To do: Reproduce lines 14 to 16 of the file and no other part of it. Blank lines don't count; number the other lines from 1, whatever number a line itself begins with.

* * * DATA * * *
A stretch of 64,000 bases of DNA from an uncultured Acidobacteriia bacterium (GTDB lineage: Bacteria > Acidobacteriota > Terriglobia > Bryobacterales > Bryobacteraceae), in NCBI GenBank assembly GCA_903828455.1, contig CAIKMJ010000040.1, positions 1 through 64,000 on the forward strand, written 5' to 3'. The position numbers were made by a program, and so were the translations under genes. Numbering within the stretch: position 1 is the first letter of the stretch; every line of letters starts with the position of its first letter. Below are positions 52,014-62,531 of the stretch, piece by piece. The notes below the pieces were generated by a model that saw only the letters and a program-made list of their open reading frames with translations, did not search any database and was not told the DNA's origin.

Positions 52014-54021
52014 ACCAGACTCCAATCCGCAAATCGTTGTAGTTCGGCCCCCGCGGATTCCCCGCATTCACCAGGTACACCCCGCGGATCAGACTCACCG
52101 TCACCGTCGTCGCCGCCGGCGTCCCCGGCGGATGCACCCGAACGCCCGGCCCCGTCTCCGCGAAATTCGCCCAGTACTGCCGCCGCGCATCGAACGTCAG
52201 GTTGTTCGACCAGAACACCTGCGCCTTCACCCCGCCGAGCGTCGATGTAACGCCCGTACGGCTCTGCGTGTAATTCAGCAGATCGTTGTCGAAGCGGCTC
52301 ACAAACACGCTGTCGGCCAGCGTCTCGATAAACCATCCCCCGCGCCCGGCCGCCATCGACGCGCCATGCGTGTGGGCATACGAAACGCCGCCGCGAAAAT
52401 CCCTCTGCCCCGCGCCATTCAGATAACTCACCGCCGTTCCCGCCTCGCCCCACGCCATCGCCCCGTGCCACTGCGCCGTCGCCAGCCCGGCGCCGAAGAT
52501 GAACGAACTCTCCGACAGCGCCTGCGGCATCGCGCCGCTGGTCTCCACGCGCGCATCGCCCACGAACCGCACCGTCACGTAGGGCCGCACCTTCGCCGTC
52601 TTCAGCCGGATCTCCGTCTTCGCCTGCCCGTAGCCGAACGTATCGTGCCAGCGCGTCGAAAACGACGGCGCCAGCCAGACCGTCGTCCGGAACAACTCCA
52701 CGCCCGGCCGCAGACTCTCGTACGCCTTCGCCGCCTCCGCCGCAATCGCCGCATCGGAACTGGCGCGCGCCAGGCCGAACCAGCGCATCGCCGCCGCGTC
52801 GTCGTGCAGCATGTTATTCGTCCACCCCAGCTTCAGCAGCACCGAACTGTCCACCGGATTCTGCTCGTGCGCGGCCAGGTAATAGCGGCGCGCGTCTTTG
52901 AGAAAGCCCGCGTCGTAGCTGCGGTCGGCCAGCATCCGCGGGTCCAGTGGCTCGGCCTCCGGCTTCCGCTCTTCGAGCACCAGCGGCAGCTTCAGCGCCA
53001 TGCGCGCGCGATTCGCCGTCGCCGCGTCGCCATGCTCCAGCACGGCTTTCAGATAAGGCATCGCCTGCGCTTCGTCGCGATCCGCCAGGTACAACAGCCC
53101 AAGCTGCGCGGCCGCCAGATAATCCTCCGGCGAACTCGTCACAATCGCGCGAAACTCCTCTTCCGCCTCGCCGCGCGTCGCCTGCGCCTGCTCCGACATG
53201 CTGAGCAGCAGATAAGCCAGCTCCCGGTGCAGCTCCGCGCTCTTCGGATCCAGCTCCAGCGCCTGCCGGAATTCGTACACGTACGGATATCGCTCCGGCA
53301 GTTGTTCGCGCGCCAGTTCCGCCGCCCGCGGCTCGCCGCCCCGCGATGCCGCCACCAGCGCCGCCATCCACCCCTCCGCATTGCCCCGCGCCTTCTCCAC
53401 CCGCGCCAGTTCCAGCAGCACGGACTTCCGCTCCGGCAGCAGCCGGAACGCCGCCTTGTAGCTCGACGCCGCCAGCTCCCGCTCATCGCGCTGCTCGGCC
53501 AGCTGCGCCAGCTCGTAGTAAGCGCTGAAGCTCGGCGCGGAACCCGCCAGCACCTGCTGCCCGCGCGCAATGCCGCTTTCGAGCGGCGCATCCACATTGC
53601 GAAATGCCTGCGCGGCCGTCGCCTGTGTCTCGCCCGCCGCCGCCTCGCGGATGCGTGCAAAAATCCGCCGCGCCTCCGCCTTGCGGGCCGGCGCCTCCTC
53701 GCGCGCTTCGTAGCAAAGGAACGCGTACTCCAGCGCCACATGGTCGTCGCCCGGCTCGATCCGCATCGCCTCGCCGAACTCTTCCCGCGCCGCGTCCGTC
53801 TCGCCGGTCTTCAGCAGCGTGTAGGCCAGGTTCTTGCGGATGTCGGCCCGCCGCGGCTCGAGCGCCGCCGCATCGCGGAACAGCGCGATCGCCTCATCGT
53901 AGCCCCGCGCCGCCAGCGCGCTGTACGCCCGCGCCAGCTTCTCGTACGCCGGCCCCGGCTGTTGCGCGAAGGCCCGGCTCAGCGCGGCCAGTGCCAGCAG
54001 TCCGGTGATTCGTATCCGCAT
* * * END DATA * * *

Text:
53101 AAGCTGCGCGGCCGCCAGATAATCCTCCGGCGAACTCGTCACAATCGCGCGAAACTCCTCTTCCGCCTCGCCGCGCGTCGCCTGCGCCTGCTCCGACATG
53201 CTGAGCAGCAGATAAGCCAGCTCCCGGTGCAGCTCCGCGCTCTTCGGATCCAGCTCCAGCGCCTGCCGGAATTCGTACACGTACGGATATCGCTCCGGCA
53301 GTTGTTCGCGCGCCAGTTCCGCCGCCCGCGGCTCGCCGCCCCGCGATGCCGCCACCAGCGCCGCCATCCACCCCTCCGCATTGCCCCGCGCCTTCTCCAC